Communications choreography requires skillful planning. When will the message go out? Once we know the given date or even hour (e.g., close of market), then it is time to start marching…backward.  That’s right, you need to build your timeline back to the present and work your way to the future…if you follow me.

Is it good news? A Tuesday, Wednesday or Thursday may be exactly what the doctor ordered. Is it bad news, then let’s plan for Friday right before the weekend…even better if it is a holiday weekend.

Is it “material” under the dictates of Regulation FD (Fair Disclosure) of the Securities Exchange Commission? If you are planning communications choreography for a publicly traded company, then you have absolutely no choice but to disclose this information once it becomes available…usually right after the close of market or before it opens in the morning…giving investors time to digest the news. To do otherwise runs the risk of selective disclosure of material information or withholding this information from investors, thus inviting a nasty SEC proceeding.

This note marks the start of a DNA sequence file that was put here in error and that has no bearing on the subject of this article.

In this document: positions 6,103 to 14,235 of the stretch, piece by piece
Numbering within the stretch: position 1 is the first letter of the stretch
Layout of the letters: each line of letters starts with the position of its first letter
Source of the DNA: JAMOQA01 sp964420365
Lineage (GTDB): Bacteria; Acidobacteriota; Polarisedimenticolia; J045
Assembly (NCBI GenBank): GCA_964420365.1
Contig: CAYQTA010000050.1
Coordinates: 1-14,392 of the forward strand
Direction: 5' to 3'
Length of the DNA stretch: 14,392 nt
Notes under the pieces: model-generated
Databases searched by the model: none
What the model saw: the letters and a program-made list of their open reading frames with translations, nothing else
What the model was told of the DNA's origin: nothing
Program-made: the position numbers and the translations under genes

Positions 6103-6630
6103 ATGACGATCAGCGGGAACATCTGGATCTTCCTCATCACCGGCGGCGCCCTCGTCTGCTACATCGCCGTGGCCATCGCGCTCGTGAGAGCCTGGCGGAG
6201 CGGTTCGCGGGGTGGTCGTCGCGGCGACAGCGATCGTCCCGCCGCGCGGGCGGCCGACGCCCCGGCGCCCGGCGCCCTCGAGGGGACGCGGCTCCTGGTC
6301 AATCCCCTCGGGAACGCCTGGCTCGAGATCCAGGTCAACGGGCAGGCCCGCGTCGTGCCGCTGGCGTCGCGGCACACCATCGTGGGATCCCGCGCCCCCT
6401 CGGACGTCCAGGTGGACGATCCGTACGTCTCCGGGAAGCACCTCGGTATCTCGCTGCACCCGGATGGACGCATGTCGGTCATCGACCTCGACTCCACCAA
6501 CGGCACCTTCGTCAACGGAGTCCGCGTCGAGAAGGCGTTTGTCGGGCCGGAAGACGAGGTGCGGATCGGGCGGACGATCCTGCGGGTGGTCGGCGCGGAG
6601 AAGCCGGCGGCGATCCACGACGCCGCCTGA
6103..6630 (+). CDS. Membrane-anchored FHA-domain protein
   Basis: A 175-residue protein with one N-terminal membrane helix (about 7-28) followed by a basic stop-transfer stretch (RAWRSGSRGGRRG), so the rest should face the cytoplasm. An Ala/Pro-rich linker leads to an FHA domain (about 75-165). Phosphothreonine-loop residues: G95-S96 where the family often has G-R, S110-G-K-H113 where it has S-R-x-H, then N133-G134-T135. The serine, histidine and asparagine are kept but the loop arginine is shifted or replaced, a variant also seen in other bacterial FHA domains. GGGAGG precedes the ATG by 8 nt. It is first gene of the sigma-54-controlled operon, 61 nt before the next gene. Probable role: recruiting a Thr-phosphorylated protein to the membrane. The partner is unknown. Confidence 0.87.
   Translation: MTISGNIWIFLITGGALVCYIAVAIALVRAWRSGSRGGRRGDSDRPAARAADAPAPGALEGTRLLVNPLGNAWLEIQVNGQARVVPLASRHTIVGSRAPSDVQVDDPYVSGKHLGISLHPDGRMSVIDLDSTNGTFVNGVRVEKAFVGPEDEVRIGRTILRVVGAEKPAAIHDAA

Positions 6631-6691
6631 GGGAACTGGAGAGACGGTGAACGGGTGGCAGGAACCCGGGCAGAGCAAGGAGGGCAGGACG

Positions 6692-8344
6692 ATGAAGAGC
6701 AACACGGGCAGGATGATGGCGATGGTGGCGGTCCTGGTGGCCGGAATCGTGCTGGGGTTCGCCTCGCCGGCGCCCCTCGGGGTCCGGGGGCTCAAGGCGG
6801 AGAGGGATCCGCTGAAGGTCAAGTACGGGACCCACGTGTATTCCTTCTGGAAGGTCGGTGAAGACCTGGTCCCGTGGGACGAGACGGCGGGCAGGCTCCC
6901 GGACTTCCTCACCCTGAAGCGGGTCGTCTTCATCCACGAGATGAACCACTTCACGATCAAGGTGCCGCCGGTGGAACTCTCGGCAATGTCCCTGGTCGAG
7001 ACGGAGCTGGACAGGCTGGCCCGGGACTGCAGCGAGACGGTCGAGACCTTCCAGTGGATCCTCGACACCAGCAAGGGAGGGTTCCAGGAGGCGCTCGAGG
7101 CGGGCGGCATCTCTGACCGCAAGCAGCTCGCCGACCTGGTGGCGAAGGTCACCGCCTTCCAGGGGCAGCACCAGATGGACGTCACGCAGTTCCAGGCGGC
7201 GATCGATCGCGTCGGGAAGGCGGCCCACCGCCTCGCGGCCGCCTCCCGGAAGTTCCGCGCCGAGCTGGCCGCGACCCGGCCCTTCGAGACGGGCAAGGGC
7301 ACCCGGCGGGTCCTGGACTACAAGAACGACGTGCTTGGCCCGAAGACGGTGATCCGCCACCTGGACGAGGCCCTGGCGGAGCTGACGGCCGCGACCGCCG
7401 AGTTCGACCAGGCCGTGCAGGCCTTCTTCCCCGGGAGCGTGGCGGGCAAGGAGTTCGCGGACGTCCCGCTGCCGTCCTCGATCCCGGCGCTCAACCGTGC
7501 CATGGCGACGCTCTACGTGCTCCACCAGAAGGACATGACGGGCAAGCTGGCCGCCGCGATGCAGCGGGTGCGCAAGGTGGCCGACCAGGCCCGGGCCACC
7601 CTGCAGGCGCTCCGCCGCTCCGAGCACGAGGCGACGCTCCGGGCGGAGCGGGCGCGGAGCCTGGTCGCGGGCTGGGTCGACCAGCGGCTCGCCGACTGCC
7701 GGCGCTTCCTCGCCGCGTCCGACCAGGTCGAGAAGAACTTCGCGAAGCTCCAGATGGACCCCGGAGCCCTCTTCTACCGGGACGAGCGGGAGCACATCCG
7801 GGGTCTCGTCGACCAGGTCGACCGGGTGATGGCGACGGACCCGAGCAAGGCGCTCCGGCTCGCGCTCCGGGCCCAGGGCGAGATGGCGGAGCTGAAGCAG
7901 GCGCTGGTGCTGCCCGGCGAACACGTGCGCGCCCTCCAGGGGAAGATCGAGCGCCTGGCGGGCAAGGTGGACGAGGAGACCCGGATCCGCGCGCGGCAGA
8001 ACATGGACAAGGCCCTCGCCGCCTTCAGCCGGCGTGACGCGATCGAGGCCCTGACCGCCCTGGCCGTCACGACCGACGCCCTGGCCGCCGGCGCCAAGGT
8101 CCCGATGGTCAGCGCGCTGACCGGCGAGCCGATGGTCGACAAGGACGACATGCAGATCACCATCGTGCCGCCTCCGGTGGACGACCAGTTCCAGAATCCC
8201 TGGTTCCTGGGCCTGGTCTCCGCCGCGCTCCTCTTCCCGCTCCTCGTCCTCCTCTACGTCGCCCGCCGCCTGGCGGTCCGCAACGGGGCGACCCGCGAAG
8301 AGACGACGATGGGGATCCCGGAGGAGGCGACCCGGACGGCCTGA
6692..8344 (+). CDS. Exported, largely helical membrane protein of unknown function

If you are planning a major financial conference that includes a game-changing product launch, then corporate public relations (e.g. “The Forest”), marketing communications (e.g. “The Trees”) and investor relations (e.g. “The Investors”) all have to be on the same page. The “Forest” refers to the company as a whole including the most valuable asset, the employees. The “Trees” refer to the individual products that serve as the revenue stream of the company. All three disciplines need to be in alignment and must follow the predetermined time table…beginning with the news release crossing the wires.

When choreographing a communications campaign, there are many questions that need to be asked and answered. Experience and instinct play a huge role in successful communications choreography. A campaign must reflect not only the culture of an organization, but its look and feel as well. Communications choreography must be consistent with the brand.

If you always think of communications in the same way as a choreographer sees a Broadway dance troop, then there is no excuse for not having your message, messenger and campaign in perfect three-step harmony.